Prompted replies for 30DBC, Journalistic Intentions, et al.
|2002 was a bad year for wildfires here in the U.S., with California alone suffering more than 8300 of them. According to a CNN report, there were twenty-nine wildfires of 500 acres or more scattered through eight states heading into the last week of July. With plenty of summer and all of fall yet to come, more than twice the number of acres had already burned than were lost during the same average period in the previous ten years.
As of the date of the report, my home state of Colorado only had one of them; if the report had been generated a week earlier, though, there would have been two. The Hayman Fire started June 6th, was finally contained 5 1/2 weeks later and, for 18 years, ranked as the largest wildfire in Colorado's history. The closest point of approach to our home was just over 51 miles, so we were in no real danger from the flames. The amount of ash produced by the fire and carried by the winds, though, was incredible; I had to sweep it off of my car more than once. It's not as damaging as volcanic ash, but it still doesn't do anyone any favors. It can still be gritty enough to harm your car's paint finish and, if it makes its way into your home, it can damage furnishings, not to mention the irritation to your lungs as you breathe it in.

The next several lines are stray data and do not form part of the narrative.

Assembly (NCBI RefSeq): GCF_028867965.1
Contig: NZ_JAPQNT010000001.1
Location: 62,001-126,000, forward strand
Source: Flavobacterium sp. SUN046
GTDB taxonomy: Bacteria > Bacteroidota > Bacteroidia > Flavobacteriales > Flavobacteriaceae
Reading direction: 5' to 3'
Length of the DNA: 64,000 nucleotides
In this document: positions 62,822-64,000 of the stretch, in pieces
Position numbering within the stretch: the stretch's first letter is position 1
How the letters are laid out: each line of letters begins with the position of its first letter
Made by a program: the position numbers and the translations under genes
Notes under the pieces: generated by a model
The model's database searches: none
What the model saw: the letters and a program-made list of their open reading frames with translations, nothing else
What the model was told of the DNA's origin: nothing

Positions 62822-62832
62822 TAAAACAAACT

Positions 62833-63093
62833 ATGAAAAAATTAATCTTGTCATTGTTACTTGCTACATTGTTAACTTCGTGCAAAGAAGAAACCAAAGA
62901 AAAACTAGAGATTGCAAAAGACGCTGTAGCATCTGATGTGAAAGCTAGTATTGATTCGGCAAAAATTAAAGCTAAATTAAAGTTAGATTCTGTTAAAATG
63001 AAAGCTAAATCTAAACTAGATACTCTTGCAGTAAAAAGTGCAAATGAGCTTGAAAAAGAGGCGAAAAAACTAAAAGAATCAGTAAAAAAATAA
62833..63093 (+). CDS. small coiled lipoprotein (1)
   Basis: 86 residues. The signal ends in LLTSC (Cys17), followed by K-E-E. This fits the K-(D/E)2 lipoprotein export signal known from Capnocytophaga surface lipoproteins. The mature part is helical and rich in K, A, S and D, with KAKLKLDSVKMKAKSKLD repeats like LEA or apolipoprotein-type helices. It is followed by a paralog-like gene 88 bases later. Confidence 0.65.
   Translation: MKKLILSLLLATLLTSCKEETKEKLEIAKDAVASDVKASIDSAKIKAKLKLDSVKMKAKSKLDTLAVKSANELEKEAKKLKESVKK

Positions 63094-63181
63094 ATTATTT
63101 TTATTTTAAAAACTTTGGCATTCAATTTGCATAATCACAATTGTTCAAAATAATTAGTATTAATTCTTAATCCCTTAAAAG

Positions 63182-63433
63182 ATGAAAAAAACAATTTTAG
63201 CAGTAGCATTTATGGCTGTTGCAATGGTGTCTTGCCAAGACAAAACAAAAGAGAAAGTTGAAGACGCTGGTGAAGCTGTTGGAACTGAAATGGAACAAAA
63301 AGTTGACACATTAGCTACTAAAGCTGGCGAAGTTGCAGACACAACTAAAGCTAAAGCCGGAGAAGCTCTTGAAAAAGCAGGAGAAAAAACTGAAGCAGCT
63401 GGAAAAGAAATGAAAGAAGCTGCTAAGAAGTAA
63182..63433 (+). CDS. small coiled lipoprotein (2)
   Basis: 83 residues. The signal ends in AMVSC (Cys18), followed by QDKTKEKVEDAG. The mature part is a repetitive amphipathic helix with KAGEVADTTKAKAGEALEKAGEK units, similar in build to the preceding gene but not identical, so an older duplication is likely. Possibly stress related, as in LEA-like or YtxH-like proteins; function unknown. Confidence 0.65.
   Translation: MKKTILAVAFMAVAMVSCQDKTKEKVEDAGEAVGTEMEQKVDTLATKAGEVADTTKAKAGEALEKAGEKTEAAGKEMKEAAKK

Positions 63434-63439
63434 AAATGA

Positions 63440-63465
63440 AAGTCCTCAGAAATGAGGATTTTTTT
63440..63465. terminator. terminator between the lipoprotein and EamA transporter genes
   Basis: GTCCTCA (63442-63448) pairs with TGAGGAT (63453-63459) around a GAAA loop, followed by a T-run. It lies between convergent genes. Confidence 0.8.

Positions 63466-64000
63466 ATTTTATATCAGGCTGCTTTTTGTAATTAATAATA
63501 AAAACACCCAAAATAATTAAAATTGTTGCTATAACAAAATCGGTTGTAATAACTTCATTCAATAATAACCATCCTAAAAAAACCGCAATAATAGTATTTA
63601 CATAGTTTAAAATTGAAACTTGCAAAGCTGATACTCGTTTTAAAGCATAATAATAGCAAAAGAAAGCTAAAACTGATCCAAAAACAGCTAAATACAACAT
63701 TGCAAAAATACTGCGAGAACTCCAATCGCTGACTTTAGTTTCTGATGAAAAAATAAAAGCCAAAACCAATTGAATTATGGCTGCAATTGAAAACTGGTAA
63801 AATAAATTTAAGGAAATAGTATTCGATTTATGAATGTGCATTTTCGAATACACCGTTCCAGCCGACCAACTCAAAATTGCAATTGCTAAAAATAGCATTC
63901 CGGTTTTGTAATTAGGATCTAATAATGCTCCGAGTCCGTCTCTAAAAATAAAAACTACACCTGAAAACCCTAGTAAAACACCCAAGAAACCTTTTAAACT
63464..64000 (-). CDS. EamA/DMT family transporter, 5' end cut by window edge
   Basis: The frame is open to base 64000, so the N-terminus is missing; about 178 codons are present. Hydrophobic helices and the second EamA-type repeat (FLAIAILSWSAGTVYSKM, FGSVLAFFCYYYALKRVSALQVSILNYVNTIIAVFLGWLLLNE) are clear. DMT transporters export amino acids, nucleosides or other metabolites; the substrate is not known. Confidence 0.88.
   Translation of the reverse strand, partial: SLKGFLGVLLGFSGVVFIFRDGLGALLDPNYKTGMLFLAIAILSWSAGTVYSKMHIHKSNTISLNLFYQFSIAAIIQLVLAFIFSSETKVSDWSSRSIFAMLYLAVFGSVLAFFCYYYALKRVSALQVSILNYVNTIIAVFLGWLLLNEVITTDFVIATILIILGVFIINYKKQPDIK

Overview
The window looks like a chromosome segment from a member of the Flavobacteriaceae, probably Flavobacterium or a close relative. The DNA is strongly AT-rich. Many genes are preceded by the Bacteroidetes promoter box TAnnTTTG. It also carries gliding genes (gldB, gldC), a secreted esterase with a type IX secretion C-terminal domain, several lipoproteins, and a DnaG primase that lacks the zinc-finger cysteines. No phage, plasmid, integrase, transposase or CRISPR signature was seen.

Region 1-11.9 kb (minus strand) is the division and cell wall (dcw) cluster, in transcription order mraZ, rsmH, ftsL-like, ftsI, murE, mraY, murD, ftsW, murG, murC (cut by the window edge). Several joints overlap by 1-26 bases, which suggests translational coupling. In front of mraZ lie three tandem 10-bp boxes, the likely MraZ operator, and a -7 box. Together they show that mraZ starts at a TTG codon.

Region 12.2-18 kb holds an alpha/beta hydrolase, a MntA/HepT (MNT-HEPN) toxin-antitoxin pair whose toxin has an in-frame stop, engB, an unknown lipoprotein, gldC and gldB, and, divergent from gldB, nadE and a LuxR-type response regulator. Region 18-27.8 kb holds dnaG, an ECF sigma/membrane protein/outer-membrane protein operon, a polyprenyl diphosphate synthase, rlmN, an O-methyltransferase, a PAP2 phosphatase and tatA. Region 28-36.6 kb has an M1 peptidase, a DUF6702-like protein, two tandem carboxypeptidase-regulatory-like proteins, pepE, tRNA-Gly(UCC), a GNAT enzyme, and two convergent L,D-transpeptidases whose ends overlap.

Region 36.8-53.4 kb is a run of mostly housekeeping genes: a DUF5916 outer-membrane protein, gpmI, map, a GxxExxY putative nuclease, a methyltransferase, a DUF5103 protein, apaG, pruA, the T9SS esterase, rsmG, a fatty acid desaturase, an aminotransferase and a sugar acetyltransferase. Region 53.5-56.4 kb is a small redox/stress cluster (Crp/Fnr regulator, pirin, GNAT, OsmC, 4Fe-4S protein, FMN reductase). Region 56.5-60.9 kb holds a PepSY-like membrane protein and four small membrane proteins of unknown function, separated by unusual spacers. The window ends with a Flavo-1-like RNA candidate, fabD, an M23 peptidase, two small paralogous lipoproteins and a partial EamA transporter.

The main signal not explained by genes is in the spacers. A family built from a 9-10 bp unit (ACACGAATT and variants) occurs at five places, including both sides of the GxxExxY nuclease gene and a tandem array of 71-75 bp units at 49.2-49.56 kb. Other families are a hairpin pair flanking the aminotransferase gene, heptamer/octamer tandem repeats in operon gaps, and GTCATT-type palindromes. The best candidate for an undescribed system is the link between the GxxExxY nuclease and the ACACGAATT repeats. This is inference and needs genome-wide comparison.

Environmentally, wildfires are a big pain in the ash, too. People worry about nuclear winters caused by millions (if not billions) of tons of radioactive fallout getting blasted into the atmosphere and blocking out the sun after a major nuclear exchange—something that, hopefully, will remain the stuff of nightmares for a very long time to come—and volcanic eruptions do their part to damage the ozone layer, too. However, the former has not yet happened and the latter are relatively infrequent. Wildfires, however, are on the rise and there's always something burning somewhere on the planet. Southeast Australia's wildfire events at the end of 2019 caused the creation of a fire-induced thunderstorm cloud - a pyrocumulonimbus. Chemical reactions within the 1000km-wide bubble of heat and smoke created a mini-ozone hole, and the amount of ash injected into the stratosphere rivaled a moderate-sized volcanic eruption.1
"Wildfires aren't my fault!" you say? Individually, almost all of us can say that. Humans as a whole, though, are responsible in one way or another for 85% to 90% of all wildfires. So, hey - don't play with matches when you're camping, and be careful out there.